A Heroic Leading Role for One Asian 'Son' : Television: Russell Wong, star of 'Vanishing Son,' knows he's breaking ground and stereotypes. His character's 'got a lot of energy and sex appeal.'


As with "Kung Fu," the star of the syndicated series "Vanishing Son" is an Asian who uses martial arts to battle his way out of trouble while on the run from law enforcement agents. Unlike "Kung Fu," "Vanishing Son" actually stars someone of Asian heritage.

Russell Wong plays Jian-Wa, a passionate human-rights activist forced to flee with his brother (played by Chi Muoi Lo) from the iron-fisted communist powers in China. In the United States, he pursues the American dream but his brother is killed and he is framed for the murder of two federal agents. The search to clear himself and evade his pursuers is the thread that loosely binds the episodes.

Not only is "Vanishing Son" perhaps only the second dramatic TV series to feature an Asian lead (Pat Morita played a cop in ABC's "Ohara" in 1987-88), but it also relies on a rather large dose of hunk factor . That's a major leap for television's Asian American men, who heretofore have been relegated to supporting roles.

"Jian-Wa's got a lot of energy and sex appeal. He's a passionate guy. It would be unrealistic not to show it," Wong says matter-of-factly.

"Vanishing Son's" stereotype-busting earned Wong a Media Achievement Award last December from Media Action Network for Asian Americans, a watchdog organization.

"The great thing about Russell's role is that he's this sexy male lead, a hero who can stand up for himself," said Guy Aoki, president and co-founder of Media Action. "He's the person you can root for. That would have been revolutionary in itself, but in every episode he also has a relationship with a woman, whether she's Asian or not.

"It's sad, but it's revolutionary if you have an Asian male paired romantically with anyone," Aoki said. The formula we've seen from Hollywood is that you have the star--a white guy--going into an Asian community. He's better at martial arts than everyone else and winds up beating them all up, he rescues the Asian woman from the Asian men--who treat her badly--and walks off into the sunset."


Wong, 31, takes his position seriously. "Being a representative of the Asian community,' he says, "I'm mindful of the dialogue and care what kind of image is put out there--the quality and the integrity."

He's even worked to tone down some of the more gratuitous disrobing.

"You know, a lot of times they want me to take my shirt off to show my chest, especially when I'm doing meditation scenes. I tell them, 'If that's all the show's going to be about, we don't have a show. Let's just focus on what the meditation's about and why the character's making certain choices. What he believes in.' And if the scenes carry through, then you know you've got something of substance."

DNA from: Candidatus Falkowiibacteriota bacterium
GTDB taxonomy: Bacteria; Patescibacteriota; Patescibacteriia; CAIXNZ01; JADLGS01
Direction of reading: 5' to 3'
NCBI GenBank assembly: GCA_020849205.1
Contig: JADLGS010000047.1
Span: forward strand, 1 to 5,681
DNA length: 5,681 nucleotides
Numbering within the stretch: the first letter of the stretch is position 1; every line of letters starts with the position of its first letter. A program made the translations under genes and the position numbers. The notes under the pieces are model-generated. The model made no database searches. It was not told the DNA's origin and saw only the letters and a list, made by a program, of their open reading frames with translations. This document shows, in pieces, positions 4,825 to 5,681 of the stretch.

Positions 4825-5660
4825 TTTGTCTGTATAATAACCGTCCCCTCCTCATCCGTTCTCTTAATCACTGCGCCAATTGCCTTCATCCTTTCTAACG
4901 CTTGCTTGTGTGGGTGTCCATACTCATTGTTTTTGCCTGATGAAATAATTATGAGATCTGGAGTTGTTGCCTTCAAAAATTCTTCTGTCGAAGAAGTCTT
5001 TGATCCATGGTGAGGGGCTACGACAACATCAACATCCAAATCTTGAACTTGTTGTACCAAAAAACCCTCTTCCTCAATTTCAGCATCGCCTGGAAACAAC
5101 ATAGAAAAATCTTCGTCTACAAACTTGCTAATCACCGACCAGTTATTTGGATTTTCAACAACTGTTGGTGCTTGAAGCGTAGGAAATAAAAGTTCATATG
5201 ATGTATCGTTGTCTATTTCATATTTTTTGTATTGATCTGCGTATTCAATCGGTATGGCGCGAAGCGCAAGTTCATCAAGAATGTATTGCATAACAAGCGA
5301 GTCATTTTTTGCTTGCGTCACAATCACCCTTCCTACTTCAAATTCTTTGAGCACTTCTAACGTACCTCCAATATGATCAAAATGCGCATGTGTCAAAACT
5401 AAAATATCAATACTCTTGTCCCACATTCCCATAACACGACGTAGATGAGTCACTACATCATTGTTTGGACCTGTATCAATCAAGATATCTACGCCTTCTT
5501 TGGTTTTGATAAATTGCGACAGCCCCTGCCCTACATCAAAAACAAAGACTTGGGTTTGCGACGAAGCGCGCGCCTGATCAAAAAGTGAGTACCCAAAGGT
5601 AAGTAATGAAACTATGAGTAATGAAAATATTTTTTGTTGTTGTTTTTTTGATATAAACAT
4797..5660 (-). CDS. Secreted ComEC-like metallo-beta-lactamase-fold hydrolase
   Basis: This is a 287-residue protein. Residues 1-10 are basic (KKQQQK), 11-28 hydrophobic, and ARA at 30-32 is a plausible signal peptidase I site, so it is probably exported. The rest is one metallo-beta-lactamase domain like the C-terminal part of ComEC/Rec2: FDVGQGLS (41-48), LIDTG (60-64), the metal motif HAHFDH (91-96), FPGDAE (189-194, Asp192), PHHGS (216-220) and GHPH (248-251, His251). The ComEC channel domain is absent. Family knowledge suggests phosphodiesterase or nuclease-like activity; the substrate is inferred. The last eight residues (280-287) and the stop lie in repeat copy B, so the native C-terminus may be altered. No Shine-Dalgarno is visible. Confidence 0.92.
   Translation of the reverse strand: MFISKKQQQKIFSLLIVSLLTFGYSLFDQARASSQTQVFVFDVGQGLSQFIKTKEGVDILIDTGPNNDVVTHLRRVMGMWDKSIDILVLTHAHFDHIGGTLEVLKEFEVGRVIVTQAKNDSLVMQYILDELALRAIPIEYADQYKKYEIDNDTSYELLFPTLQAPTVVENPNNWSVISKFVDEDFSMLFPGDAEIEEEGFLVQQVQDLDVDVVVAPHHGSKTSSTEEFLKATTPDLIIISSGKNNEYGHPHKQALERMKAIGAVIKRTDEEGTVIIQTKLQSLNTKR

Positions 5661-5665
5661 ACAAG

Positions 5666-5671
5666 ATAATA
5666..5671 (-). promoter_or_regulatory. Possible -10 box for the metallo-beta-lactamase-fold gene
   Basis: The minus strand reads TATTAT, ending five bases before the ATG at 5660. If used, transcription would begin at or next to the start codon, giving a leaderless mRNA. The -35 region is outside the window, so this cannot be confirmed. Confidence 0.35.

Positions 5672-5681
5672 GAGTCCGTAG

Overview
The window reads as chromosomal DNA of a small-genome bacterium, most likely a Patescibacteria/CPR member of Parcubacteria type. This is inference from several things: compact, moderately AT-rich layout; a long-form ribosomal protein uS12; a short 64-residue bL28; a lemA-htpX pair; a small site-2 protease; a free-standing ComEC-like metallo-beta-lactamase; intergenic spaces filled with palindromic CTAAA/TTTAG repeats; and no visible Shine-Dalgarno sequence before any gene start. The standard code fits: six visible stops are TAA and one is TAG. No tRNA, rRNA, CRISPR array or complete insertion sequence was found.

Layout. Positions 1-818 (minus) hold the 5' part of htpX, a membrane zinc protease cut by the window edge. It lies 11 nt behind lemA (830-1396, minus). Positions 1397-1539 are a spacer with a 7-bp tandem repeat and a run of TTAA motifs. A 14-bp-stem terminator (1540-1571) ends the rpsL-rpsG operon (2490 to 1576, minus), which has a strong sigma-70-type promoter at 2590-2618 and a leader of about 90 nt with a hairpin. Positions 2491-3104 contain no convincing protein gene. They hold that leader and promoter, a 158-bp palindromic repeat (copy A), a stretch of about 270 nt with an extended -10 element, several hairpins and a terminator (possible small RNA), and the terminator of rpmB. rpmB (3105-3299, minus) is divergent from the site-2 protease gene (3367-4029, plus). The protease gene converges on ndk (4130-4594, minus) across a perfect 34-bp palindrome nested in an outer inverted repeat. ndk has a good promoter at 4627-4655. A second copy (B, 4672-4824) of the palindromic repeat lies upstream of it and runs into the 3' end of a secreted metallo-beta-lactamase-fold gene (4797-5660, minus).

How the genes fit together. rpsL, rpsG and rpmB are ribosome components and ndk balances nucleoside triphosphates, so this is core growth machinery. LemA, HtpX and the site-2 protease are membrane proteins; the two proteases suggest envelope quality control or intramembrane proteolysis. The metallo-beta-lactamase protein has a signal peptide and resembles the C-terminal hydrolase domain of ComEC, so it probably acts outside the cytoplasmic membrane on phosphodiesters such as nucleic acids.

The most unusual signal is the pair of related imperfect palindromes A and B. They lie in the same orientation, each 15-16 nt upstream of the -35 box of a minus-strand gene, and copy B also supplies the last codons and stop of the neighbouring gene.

To prepare for his "Vanishing Son" role, which began with four TV movies last season, Wong clipped articles and photos about the 1989 Tian An Men Square pro-democracy movement. Listening to a tape of Richie Havens' "Remember Tian An Men Square," he would stare at the collage he had assembled.

"I would try to put myself there and think about what my character would do," he said. "I tried to enter the role completely."

That kind of work ethic, Wong said, comes from his father, a retired Chinese American restaurant operator in Albany, N.Y. Though his assertive father is "jazzed" now, Wong said, he wasn't always so sanguine about his son's aspirations.

"My dad's the typical Chinese. He would say, 'You can't put a roof over your head with that kind of work.' He didn't really discourage us, but reminded you of the need for being practical."

His "artistic side, the metaphysical side" is from his Dutch mother. "She's a singer and painter, very artistic. So I was very influenced by her."


A self-described "action" lover who had "a lot of energy," Wong put in long hours during high school pursuing theater and football. He has also dabbled in various martial arts. While attending Santa Monica City College, a classmate suggested he study mime. The die was cast.

"I took ballet, jazz and voice lessons. And martial arts didn't hurt either," he said. "You have to be a Renaissance person to be in this business. I think a lot of people don't realize that to be a professional and an artist, training never stops. You never stop learning or you get stagnant."

He landed work in "Tai-Pan" and a Chinese martial arts film. Roles in "New Jack City," "China Girl," "21 Jump Street" and "Eat a Bowl of Tea" followed. But his favorite was as the abusive, philandering husband in "The Joy Luck Club."

The chance to portray a heroic Asian American is a delicious turnaround for Wong, who felt the childhood sting of racial slurs.

"There's a lot of shame associated with it," Wong says. "You're taught to be a secondary citizen. And then you start to think like a secondary citizen and you start to believe you are less than what you really are.

"I lived like that until I realized the truth. That's what motivates me to bring out my best. I want to say, 'A Chinese American can be just as good an actor as a Tom Cruise.' "

* "Vanishing Son" airs Saturdays at 9 p.m. on KTLA-TV Channel 5.

Copyright © 2019, Los Angeles Times
EDITION: California | U.S. & World